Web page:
A former member of Ed Miliband’s shadow cabinet is joining the board of Cazoo, the online used-car retailer which is preparing to drive onto the US stock market in a $7bn deal.
Sky News has learnt that Luciana Berger, who spent nearly a decade representing Labour and then the Liberal Democrats as MP for Liverpool Wavertree, will be named on Tuesday as a non-executive director of Cazoo.
Sources said that Ms Berger, who will chair the company’s environmental, social and governance (ESG) committee, would become the third prominent female director to be appointed in as many weeks.
The former MP will join Anne Wojcicki, the founder of genetic testing business 23andMe, and Moni Mannings, who sits on the boards of easyJet and Hargreaves Lansdown, as a Cazoo director.
Ms Berger’s appointment will come a year after she joined Edelman, the advisory firm, as managing director of advocacy and public affairs for its UK operations.
Shares in Cazoo are expected to begin trading in July following the completion of the company’s merger with Ajax I, a special purpose acquisition company (SPAC) set up by the hedge fund tycoon Daniel Och.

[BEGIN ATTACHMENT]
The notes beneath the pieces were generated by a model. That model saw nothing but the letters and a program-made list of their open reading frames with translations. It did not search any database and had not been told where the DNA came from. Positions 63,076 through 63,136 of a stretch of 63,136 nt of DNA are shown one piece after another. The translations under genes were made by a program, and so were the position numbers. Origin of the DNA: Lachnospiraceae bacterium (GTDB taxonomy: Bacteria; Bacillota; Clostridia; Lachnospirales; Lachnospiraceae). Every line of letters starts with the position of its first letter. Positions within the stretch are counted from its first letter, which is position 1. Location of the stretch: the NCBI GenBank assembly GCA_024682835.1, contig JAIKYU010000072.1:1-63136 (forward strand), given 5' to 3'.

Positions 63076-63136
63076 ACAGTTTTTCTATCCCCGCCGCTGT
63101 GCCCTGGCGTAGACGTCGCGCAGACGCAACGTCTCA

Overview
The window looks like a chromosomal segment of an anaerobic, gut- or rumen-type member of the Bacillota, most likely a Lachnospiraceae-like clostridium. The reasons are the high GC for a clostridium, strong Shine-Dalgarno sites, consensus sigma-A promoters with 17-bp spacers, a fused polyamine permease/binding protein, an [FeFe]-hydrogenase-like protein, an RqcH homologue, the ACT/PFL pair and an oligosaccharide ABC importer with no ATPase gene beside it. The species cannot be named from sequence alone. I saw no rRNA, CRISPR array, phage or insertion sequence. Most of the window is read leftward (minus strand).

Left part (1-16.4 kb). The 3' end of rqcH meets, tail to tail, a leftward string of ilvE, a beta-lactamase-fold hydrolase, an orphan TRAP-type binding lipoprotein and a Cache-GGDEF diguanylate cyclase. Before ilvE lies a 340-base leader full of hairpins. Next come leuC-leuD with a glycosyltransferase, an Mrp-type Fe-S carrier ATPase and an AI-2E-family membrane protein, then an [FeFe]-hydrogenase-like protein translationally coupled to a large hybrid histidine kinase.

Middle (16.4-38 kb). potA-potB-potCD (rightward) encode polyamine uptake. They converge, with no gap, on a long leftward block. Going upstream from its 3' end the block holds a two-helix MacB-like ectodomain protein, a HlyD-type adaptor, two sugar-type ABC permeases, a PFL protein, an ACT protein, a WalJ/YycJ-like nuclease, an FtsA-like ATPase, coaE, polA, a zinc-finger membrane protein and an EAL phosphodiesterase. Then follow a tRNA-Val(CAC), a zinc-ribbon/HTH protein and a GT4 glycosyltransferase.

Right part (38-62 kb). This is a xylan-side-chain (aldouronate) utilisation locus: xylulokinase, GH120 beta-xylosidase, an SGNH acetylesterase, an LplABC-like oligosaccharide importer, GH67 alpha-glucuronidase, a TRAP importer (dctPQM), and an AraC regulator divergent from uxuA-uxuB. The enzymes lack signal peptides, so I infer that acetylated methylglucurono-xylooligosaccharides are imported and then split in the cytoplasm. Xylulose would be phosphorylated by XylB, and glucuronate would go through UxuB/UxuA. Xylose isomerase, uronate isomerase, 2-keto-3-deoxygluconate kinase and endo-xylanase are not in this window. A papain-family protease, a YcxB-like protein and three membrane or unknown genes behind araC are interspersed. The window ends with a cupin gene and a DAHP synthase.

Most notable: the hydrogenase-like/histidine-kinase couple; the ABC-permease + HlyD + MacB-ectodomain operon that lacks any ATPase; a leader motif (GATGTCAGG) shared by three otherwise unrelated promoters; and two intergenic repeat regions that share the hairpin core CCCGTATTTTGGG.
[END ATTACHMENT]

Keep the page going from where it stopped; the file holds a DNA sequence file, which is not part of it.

The £5bn merger, engineered by Cazoo founder Alex Chesterman, represented a stunning valuation for a company in operation for barely a year.
Cazoo’s board also includes Lord Rothermere, the executive chairman of Daily Mail and General Trust, one of the car retailer’s earliest investors.
One investor described the line-up of directors as “impressive”, adding that the current of scrutiny of SPAC-acquired companies meant there would be an intensive focus on how their boards discharged their corporate governance duties.
Cazoo, which sponsors Aston Villa and Everton, the Premier League football clubs, as well as the England and Wales Cricket Board’s new Hundred format, sold more than 20,000 vehicles during its first year of operation.
The company says it aims to make buying a car “no different to any other product online today, where consumers can simply and seamlessly purchase, finance or subscribe to a car entirely online for either delivery or collection in as little as 72 hours”.
Announced in March, Cazoo’s merger with Ajax I was among the most prominent SPAC deals to date involving a British-based business.
Prior to the deal, the company had already raised £450m from an array of blue-chip investors – a staggering sum for a British start-up founded just two years ago – such as D1 Capital Partners, Fidelity and General Catalyst.
Mr Chesterman will see his roughly-30% holding in the company worth about £1.5bn, while the publisher of the Daily Mail would also hold a 20% stake worth about £1bn.
The Cazoo founder said taking the company public in New York made more sense than listing it in London, where, he said, stock market investors, are sceptical of loss-making but fast-growing technology companies.
Cazoo declined to comment on Ms Berger’s appointment on Monday.